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Be very careful when making these cuts as the blade is only a few millimeters away from your fingers!

Step 2: Pickle the Shrimps

Place three shrimp balls in a large bowl with add ½ teaspoon of salt, ½ teaspoon of sugar and 50 ml of water, and mix with your hands. Stand for five minutes.

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After 5 minutes remove the shrimp and rinse with water. Pat dry with paper towels.Glass Shrimp Balls step14

To a clean bowl add one teaspoon of starch, two teaspoons of water, and a pinch each of salt and white pepper (1 teaspoon = 5 ml). Stir to combine and coat the three shrimps in the paste. Refrigerate for 30 minutes.

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Step 3: Cook the Shrimps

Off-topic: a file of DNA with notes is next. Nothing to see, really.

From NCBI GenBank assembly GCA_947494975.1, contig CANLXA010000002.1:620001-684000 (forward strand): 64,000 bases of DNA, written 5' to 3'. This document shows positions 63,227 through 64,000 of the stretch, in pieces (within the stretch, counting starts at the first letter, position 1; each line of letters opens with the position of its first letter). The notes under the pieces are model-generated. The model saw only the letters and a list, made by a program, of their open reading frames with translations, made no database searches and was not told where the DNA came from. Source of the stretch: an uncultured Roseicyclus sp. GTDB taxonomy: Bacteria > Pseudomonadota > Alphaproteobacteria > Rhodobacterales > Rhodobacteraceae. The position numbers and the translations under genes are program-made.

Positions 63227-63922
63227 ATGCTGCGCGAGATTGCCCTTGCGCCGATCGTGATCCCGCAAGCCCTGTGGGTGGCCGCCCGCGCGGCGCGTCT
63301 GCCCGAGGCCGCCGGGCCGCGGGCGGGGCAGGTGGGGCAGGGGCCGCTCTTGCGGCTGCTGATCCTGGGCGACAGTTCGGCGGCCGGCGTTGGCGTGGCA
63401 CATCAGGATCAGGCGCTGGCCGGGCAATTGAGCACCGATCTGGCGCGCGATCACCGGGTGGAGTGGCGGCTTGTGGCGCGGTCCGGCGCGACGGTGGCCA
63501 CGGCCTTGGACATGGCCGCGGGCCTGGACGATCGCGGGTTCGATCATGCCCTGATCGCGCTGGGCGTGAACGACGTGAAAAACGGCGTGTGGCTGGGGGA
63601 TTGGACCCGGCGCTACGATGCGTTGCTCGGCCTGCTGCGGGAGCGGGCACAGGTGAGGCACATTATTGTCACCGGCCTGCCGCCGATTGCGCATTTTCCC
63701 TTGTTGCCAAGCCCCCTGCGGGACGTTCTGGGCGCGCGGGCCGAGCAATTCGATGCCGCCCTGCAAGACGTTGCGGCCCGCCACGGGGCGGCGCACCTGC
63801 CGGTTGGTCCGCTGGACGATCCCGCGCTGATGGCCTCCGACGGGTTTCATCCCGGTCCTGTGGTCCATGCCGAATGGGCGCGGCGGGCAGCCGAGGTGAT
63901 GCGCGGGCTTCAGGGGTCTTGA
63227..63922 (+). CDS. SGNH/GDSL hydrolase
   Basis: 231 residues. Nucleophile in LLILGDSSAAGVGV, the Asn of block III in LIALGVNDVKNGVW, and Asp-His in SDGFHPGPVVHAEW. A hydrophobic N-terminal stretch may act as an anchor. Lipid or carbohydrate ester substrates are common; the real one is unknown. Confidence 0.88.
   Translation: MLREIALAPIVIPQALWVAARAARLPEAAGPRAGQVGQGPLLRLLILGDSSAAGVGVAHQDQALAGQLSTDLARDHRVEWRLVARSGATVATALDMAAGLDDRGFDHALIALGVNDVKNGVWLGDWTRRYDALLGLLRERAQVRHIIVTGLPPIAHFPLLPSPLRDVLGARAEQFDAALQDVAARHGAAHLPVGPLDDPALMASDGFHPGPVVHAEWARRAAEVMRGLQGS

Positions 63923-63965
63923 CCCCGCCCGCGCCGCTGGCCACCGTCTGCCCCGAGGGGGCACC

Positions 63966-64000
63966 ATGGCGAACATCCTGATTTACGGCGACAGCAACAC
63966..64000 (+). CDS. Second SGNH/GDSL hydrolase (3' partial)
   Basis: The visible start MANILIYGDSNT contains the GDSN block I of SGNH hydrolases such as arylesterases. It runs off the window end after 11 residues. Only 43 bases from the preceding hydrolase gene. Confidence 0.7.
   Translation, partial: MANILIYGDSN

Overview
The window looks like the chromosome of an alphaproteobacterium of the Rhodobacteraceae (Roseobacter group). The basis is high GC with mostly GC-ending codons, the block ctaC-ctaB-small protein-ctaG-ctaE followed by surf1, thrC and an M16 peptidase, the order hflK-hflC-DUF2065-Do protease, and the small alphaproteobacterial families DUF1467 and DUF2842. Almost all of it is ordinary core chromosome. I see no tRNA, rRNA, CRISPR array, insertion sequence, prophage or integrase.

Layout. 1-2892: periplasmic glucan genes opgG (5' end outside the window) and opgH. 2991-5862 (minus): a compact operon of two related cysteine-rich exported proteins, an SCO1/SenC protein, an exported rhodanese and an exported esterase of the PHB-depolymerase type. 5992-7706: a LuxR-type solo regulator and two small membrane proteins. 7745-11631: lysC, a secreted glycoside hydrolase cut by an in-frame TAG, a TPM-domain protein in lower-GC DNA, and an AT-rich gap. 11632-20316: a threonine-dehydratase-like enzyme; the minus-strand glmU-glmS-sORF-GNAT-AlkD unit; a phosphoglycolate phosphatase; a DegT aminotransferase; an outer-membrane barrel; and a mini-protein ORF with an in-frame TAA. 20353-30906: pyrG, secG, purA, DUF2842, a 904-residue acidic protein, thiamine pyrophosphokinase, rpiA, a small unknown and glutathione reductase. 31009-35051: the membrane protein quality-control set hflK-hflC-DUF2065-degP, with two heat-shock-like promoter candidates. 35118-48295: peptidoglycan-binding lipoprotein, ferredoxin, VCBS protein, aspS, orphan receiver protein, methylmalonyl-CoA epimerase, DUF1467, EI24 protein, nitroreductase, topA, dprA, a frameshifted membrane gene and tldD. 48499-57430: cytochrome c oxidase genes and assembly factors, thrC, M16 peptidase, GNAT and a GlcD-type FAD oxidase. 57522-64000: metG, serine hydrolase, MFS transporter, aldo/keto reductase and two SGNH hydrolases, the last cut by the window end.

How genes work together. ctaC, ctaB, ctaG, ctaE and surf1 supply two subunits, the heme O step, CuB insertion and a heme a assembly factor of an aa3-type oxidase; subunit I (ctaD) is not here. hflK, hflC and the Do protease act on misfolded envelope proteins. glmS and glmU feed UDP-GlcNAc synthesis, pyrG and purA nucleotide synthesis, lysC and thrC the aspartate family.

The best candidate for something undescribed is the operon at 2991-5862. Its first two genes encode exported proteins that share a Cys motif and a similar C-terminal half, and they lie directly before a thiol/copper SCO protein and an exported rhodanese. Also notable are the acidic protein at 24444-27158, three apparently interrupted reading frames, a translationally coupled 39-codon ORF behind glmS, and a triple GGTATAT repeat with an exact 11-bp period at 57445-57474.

Take a small pot and add 400 ml of rapeseed oil, and heat to 160 degrees Celsius.

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Put the salted shrimp into the hot oil.

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As soon as the shrimp curls into a ball, fish it out and drain on kitchen paper to absorb excess oil.

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Take a small flat non-stick pan, preheat for one minute and pour in two teaspoons of rapeseed oil and 10 grams of the white part only of green onions. Stir fry until the fragrance is released and then pour in 5 ml of Shaoxing wine and millet juice (1 g starch +20 ml of water), stirring constantly.

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When the liquid changes from milky white to transparent, add the fried shrimp balls and quickly stir fry to coat shrimp balls in a layer of transparent glassy juice. Serve immediately.

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Although it is a typical Chinese meal, it is best to eat Glass Shrimp Balls Western-style with a knife and fork so that you can cut them into small pieces. This way, you can eat them slowly, savoring every mouthful of deliciousness!